FARMINGTON — Nearly six years after the Franklin County Detention Center was declared a 72-hour holding facility by the state, the jail reopened Monday as a fully operational jail.

The state Department of Corrections issued a license to the county Friday that was effective Monday, jail manager Maj. Doug Blauvelt said.

Ryan Andersen, state DOC compliance manager, hand-delivered the license on Friday.

It is the first time since July 1, 2009, that inmates who are serving county sentences or are being held prior to going to trial will be able to remain in the Franklin County jail longer than 72 hours.

The jail changed missions when the state consolidated county jails effective July 1, 2009. Up until Monday, when inmates could not make bail within 72 hours or were sentenced to less than one year in jail, they were taken to the Somerset County Jail in Madison.

During the past few years, Somerset County stopped taking other counties’ inmates because of a funding dispute with the state, Franklin County inmates had to be taken to other jails and prisons, some more than an hour away.

Franklin County inmates will be moved back to the jail this week, Blauvelt said.

“It has been a lot of hard work on everybody’s part. It was a team effort,” he said.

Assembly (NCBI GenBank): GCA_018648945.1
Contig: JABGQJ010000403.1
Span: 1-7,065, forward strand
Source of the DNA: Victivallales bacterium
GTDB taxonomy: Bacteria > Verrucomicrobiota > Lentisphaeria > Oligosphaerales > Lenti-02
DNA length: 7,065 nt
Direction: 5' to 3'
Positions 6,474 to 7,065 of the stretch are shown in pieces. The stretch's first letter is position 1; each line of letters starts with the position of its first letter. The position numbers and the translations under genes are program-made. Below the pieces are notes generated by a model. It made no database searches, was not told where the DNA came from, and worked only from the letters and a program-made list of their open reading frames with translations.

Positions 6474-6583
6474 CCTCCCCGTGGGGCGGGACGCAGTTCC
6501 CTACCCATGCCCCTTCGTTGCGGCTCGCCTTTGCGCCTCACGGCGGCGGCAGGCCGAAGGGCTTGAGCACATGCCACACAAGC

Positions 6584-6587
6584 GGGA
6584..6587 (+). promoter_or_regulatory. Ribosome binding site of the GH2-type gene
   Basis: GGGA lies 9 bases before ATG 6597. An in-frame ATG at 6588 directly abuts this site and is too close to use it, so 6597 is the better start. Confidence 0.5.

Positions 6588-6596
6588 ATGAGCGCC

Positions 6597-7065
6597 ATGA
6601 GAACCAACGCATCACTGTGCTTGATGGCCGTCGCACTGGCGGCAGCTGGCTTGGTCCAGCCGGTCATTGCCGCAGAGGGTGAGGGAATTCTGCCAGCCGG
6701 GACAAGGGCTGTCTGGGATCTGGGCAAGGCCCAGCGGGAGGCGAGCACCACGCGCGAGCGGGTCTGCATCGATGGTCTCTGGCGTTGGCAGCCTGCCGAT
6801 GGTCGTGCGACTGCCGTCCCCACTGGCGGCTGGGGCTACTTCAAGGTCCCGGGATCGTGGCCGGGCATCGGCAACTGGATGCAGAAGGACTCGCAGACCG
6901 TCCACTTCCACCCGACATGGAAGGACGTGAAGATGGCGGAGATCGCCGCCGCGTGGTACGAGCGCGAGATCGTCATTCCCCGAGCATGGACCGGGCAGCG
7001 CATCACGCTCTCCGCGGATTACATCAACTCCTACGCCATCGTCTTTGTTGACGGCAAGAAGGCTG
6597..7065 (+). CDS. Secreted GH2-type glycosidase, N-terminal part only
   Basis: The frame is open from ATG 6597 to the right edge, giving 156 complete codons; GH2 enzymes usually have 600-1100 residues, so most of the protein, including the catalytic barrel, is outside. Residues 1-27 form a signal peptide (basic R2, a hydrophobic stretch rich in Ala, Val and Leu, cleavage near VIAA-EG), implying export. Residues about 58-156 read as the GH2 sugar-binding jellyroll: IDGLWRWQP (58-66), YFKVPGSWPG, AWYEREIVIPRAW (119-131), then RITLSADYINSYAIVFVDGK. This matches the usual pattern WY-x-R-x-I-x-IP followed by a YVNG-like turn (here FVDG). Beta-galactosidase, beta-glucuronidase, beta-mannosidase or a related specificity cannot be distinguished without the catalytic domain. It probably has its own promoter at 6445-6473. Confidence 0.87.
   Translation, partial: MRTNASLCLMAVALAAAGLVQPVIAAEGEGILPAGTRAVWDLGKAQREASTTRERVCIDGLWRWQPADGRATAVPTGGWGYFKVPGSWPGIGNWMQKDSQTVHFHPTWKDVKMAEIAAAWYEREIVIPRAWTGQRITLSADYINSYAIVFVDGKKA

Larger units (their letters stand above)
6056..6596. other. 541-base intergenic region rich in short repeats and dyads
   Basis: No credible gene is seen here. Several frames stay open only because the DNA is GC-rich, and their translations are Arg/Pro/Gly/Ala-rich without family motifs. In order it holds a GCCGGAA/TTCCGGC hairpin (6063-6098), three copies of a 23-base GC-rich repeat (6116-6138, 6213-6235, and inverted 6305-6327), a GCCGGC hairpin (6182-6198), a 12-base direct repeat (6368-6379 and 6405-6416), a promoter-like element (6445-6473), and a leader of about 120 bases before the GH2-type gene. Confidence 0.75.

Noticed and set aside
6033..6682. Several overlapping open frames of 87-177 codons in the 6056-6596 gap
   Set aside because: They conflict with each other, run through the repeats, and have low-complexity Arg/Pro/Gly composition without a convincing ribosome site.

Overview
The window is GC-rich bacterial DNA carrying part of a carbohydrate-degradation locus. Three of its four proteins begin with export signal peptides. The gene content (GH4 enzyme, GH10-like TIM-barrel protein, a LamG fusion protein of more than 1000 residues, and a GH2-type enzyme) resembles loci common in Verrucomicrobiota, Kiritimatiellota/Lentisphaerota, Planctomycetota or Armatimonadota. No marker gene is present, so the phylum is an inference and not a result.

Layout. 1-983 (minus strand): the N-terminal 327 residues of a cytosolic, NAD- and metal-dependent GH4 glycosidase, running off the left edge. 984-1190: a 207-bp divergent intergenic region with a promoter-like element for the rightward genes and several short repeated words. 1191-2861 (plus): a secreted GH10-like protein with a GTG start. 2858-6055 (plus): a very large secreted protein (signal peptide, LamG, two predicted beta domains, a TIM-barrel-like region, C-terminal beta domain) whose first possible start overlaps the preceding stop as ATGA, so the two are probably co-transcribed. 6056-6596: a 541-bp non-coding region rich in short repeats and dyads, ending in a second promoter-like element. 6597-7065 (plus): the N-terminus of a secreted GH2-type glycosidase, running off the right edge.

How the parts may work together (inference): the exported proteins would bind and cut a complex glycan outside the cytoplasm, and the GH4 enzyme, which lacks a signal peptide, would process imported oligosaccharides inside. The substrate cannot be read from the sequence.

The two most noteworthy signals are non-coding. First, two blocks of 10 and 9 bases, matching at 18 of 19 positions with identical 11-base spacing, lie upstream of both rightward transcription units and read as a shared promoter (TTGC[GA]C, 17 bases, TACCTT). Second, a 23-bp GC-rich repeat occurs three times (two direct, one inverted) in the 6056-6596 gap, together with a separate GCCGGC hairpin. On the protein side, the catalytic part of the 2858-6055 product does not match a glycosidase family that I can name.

The jail is licensed for 39 inmate beds, about 10 more than it had a license for previously.

“I never gave up hope. This was the right thing for the people of Franklin County,” Blauvelt said.

Franklin County residents rallied in support of the jail returning to full service in 2013 and attended public hearings before the state Board of Corrections. The board denied the county’s request in September 2013.

In January, the Board of Corrections asked Franklin County to reopen to help with overcrowding in the jail system.

Since then, renovations have been done to create a minimum security area in a former multipurpose room, among other physical alterations. Medical, mental and educational services have been contracted and new jail personnel hired.

“We are all very excited. The entire staff worked very hard to make it happen,” Sheriff Scott Nichols Sr. said.

One of the promises he made when he was running for sheriff in 2012 was to get the jail returned to its former status and it finally happened, he said.

One of the reasons it happened so quickly, he said, was because they kept the jail ready to reopen, he said.

“It is kind of nice to have a real jail,” Nichols said.

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